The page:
Re Weaving the World


(“Heartwood” – Valentine’s Day Gift from artist Iren Schio)


At winter solstice I was becoming physically ill from an intolerable situation involving sleep deprivation during which time I was possessed by the idea of making a wreath. Since I have been weaving wreaths out of balsam greens since I was a child and they have been an intrinsic part of my solstice rituals for almost forty years, I assumed that my not making a wreath was breaking an emotional and spiritual tie and this was why I was so distressed/obsessed.


I knew that my friend Iren had grapevines so I asked her for a few to fashion a small wreath. I was then troubled to discover that even after soaking the vines they remained stiff and un – pliable. Determined not to give up I struggled to form the vines into a circle without success.


By this time I began to suspect that there was more going on than I originally thought because I knew that my inner state usually mirrors what I am experiencing in the world. Certainly, I was not doing well spiritually, emotionally, or physically.


I fought with the vine. Eventually, I formed an ugly distorted round that I had to tie with twine in order to create the semblance of a genuine open sphere. The use of twine forced the vine into a shape it refused to choose on it’s own and that fact alarmed me.


I hung the wreath on a tree outside my window after placing a calcite “dagger” that I had found on the day of the solstice in its center. The calcite gleamed like ice, and this addition to the ugly skeleton wreath felt just right, so I left it.


Shortly, after finishing the wreath I found the strength I needed to make the decision to get myself out of my intolerable situation. Every time I looked at the wreath with it’s dagger I thought that the struggle to make it, ugly as it was, had helped me make a decision I would have done most anything not to make.


When I moved I left the misshapen vine hanging from its tree.


One day, returning for some clothes, I saw the bedraggled wreath that now looked quite pitiful. Feeling sorry for it I picked it up and took it with me not knowing why. Before I left it on the ground outside my door, I removed the dagger. It sat there for about a month, neglected.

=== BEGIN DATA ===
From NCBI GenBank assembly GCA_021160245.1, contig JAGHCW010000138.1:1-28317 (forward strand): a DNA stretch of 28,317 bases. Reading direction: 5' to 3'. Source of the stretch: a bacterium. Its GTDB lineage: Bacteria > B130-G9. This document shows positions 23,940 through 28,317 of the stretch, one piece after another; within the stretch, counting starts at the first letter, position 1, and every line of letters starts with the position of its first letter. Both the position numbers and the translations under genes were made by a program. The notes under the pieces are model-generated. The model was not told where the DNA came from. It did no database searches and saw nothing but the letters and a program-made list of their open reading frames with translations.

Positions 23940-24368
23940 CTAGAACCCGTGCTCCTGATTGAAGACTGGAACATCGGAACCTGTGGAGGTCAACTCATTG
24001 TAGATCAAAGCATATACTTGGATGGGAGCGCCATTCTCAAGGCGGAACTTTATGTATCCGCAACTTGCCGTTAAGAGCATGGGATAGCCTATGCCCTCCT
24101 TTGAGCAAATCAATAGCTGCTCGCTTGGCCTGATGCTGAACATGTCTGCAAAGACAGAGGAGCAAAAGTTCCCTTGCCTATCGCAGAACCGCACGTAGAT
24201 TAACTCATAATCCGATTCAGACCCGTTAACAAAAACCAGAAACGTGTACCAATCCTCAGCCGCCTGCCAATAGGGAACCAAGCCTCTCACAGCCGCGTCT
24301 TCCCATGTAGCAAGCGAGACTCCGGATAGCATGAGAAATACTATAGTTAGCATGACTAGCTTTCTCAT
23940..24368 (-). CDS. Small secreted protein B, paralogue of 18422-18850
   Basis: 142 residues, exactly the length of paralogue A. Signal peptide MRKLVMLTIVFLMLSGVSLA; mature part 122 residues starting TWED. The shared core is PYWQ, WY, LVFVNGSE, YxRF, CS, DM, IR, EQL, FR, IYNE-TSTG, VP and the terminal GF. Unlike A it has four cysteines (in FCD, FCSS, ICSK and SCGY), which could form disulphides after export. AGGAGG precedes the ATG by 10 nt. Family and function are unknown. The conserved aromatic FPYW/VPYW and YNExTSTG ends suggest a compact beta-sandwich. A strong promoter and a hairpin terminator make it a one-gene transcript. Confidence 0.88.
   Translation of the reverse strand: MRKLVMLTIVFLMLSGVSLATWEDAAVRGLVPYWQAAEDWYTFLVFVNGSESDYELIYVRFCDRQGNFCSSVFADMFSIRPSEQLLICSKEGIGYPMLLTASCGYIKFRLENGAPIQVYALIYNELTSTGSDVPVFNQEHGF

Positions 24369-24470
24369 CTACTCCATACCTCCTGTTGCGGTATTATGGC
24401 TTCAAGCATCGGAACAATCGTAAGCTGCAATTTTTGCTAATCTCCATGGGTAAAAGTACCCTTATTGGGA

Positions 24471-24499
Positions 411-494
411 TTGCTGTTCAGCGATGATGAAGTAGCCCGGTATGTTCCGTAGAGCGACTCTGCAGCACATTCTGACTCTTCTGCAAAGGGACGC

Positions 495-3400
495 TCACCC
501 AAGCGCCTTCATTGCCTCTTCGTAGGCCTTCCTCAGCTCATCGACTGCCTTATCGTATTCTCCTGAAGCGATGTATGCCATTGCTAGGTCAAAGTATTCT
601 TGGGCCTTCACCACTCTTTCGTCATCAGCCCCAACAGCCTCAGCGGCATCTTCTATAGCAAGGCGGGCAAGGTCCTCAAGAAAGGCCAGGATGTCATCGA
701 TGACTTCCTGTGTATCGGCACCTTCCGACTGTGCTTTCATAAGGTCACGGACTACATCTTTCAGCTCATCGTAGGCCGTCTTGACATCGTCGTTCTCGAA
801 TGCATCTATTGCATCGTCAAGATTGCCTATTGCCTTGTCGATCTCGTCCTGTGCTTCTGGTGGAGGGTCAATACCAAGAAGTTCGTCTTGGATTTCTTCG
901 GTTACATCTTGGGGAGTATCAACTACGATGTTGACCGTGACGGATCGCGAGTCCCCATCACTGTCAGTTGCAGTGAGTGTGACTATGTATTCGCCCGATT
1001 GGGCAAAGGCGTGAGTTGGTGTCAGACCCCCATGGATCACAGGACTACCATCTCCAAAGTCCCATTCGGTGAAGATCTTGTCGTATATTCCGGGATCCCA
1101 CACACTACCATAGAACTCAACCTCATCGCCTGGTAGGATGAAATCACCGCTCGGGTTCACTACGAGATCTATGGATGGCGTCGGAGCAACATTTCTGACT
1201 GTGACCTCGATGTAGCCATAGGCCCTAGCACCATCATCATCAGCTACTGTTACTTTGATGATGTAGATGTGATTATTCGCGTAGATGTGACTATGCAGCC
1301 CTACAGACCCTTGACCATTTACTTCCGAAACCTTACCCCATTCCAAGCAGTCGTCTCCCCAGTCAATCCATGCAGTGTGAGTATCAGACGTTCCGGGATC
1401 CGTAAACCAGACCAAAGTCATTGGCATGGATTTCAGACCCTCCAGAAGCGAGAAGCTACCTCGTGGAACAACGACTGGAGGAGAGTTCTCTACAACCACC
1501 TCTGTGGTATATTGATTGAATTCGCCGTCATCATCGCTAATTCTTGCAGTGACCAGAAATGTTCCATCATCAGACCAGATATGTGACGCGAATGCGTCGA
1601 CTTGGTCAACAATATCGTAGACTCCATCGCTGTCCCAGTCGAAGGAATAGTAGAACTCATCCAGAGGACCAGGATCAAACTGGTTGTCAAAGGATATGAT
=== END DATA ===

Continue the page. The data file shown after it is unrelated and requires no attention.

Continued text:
When the red willows began to glow, turning that unearthly golden green I decided to use some reeds to add another layer to the wreath. I gathered some, and late one afternoon I sat on the floor at the window and started to thread the willows into the grapevine skeleton. I was delighted to see that a circle was emerging without effort or string! I was re- weaving my world, I suddenly thought with surprise and delight not having a clue what I meant.


When I ran out of reeds I hung the wreath in the living room and every time I passed by it the wreath seemed to remind me that it was a work in progress and that soon I would be weaving some more!


Valentines day dawned and with it came a dark cloud that had been hovering since the day before. I was grieving loss of trust and possibility.


Knowing how important it was to honor my feelings because this was such an important part of self love (if we cannot love ourselves we cannot possibly love others I had learned over the course of my life) Yesterday afternoon I gathered more reeds. Placing them in a vase under the hanging wreath I marveled at the beauty of these willows that grew so straight and true and bent with such grace.


Once again I sat down on the floor and began to weave a third layer of reeds into my wreath. I could still see the places where brown twine peeked through, but at some point I had already decided how important it was to let them be. The original circle had been broken. I needed to witness and stay with that brokenness…


Once again I ran out of reeds and re hung the wreath on the living room wall. This time I felt real satisfaction because the wreath had become thick and strong.


Earlier during the day (before re-weaving for the third time) I had received a beautiful card and a piece of “heartwood” with tiny bones attached to the string from which the wood could be hung. I placed the heart inside the now sturdy hanging wreath and suddenly heard words in my head: “You are re- weaving the world.”*

Thinking this thought to be a form of personal hubris or wishful thinking because I was in an ongoing state of despair over Earth destruction and in particular the lack of desert rain, I ignored the message, finished the third (but probably not final) weaving listening to poet and prophet Bob Dylan’s song “It’s Not Dark Yet But It’s Getting There” feeling both personal and collective grief flowing through me like water.


When I re hung the wreath with it’s new “heartwood” center Bob’s song “You Gotta Serve Somebody” was playing… Oh, he was so right.


Freed from the day’s depression and feeling physically lighter, I had an illumination: By honoring my grief, and acting out this grief by working on my wreath, I was making the choice to love and strengthen my heart self and choosing Life in all its wonder, grief, and complexity.


At the same moment I heard the desert crack and open to the healing balm of falling rain…



In retrospect I think it may be possible that re-weaving one’s own brokenness also may also help the Earth in some unfathomable way.

2 thoughts on “Re Weaving the World

  1. Amazing , how everything can fall into place , if only we let it . But the simplest can easily become the most difficult , as I only know too well myself . Thank you Sara for your essay .

    Sent from my iPhone


    Liked by 1 person

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